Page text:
posted on 2020-11-23, 18:39authored byMabel L. Rice
A panel discussion on specific language impairment from the participants in the Research Symposium at the 2019 Annual Convention of the American Speech-Language-Hearing Association held in Orlando, FL.
The abstract for the accompanying introduction article is below. This article is part of the JSLHR Forum: Advances in Specific Language Impairment Research & Intervention.
Purpose: This article provides an overview of five papers appearing together on the topic of “Advances in Specific Language Impairment Research and Intervention,” which was the 2019 program in an ongoing series of research symposia presented at the Annual Convention of the American Speech-Language-Hearing Association.
Method: The article provides a historical context for the set of papers, then a short summation of each paper’s content, followed by the identification of overarching themes and working conclusions.
Results: Each paper provides summations of empirical results, and some papers provide new empirical evidence.
Conclusion: The papers collectively highlight six points: (a) Children with specific language impairment (SLI) are likely to be unidentified among their age peers. (b) There is great need for better identification of children with SLI across developmental levels. (c) Progress is evident toward a better understanding of causal pathways, as examined across different research designs involving comparison of children with typical language acquisition to children with SLI and other possibly co-occurring atypical conditions. (d) Measuring multiple dimensions of language brings enhanced informativeness, with differing outcomes for differing dimensions. (e) Replicated research findings require precision of methods in order to reduce unexplained error variance especially when defining groups. (f) Accurate identification of children with SLI is the first step toward a sound treatment plan for SLI and reading disorders as well.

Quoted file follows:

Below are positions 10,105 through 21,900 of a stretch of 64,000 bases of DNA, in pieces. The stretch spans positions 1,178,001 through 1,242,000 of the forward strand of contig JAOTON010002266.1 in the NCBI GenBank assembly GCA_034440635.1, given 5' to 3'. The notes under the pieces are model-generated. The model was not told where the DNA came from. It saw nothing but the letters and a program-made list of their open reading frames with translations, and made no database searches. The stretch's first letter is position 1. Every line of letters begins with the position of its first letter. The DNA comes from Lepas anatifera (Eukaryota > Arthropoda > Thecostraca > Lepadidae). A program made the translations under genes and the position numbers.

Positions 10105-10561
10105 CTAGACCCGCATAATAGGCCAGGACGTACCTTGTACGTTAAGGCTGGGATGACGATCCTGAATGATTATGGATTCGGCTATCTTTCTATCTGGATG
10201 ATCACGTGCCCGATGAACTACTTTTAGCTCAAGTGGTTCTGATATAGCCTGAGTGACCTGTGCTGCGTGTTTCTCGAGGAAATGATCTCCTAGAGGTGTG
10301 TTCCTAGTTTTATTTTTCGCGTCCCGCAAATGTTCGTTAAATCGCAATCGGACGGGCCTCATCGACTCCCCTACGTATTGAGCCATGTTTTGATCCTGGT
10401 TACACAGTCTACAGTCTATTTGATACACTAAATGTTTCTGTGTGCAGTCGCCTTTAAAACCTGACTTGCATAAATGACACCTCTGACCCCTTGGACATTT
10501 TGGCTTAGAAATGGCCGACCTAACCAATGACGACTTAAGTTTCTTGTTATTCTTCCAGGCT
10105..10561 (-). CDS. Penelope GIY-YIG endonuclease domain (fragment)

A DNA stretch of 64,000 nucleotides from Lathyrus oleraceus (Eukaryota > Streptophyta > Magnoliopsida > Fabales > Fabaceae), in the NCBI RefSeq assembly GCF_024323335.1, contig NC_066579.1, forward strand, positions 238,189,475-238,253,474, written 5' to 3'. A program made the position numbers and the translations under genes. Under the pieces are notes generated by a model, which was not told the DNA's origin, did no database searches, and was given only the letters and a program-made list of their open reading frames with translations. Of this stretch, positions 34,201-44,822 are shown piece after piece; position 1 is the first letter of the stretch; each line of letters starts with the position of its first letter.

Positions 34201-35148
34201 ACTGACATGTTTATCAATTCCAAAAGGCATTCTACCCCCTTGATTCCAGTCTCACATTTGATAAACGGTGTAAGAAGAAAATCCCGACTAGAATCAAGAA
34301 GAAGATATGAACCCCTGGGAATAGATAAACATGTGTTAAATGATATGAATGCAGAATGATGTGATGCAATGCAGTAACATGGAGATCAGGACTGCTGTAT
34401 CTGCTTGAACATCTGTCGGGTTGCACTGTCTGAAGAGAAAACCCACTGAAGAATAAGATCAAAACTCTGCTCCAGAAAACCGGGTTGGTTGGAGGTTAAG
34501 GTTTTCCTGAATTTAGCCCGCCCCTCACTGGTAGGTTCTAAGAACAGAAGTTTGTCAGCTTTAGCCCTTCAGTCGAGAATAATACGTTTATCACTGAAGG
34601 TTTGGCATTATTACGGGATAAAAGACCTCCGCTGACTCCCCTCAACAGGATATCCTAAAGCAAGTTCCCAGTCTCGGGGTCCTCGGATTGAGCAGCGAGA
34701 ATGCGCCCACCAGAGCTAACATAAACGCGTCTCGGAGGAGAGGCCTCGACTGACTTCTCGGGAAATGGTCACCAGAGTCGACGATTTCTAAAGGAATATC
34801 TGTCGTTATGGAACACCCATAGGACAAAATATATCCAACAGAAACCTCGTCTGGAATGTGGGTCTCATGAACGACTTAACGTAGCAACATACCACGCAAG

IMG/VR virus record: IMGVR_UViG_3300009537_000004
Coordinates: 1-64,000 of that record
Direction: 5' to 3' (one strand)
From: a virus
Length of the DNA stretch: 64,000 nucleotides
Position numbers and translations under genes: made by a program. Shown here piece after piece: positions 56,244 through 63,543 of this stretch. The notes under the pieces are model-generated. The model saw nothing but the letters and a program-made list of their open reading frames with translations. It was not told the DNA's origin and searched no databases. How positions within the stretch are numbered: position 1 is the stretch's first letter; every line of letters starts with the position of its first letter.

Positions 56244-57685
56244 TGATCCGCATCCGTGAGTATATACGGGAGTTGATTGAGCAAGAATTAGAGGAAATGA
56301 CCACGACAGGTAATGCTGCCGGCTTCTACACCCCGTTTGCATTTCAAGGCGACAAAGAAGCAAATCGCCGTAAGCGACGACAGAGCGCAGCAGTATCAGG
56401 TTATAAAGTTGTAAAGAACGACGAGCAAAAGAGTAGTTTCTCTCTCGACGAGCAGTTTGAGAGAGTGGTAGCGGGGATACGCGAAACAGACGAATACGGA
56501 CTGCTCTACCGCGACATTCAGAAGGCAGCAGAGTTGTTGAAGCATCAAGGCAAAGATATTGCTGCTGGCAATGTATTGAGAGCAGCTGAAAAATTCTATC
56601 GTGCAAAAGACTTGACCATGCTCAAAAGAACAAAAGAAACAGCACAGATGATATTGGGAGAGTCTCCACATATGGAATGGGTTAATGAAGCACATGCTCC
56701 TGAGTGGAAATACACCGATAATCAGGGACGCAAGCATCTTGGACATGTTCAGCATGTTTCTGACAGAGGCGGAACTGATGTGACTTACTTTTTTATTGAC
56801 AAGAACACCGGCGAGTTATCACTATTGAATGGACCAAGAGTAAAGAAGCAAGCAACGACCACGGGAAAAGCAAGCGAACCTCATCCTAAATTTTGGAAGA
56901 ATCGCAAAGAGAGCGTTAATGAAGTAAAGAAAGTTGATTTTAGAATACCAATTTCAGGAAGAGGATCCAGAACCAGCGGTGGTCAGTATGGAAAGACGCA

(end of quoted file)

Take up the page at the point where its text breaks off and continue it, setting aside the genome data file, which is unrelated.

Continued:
Rice, M. L. (2020). Advances in specific language impairment research and intervention: An overview of five research symposium papers. Journal of Speech, Language, and Hearing Research, 63(10), 3219–3223. https://doi.org/10.1044/2020_JSLHR-20-00504
This article summarizes papers from the Research Symposium at the 2019 Annual ASHA Convention, which was supported by the National Institute on Deafness and Other Communication Disorders of the National Institutes of Health under National Institute of Health Grant R13DC003383. Support for preparation of this paper was provided by the National Institute on Deafness and Other Communication Disorders of the National Institutes of Health under National Institute of Health Grants R01DC001803, R01DC005226, and T32DC000052 to the University of Kansas (Principal Investigator: Rice).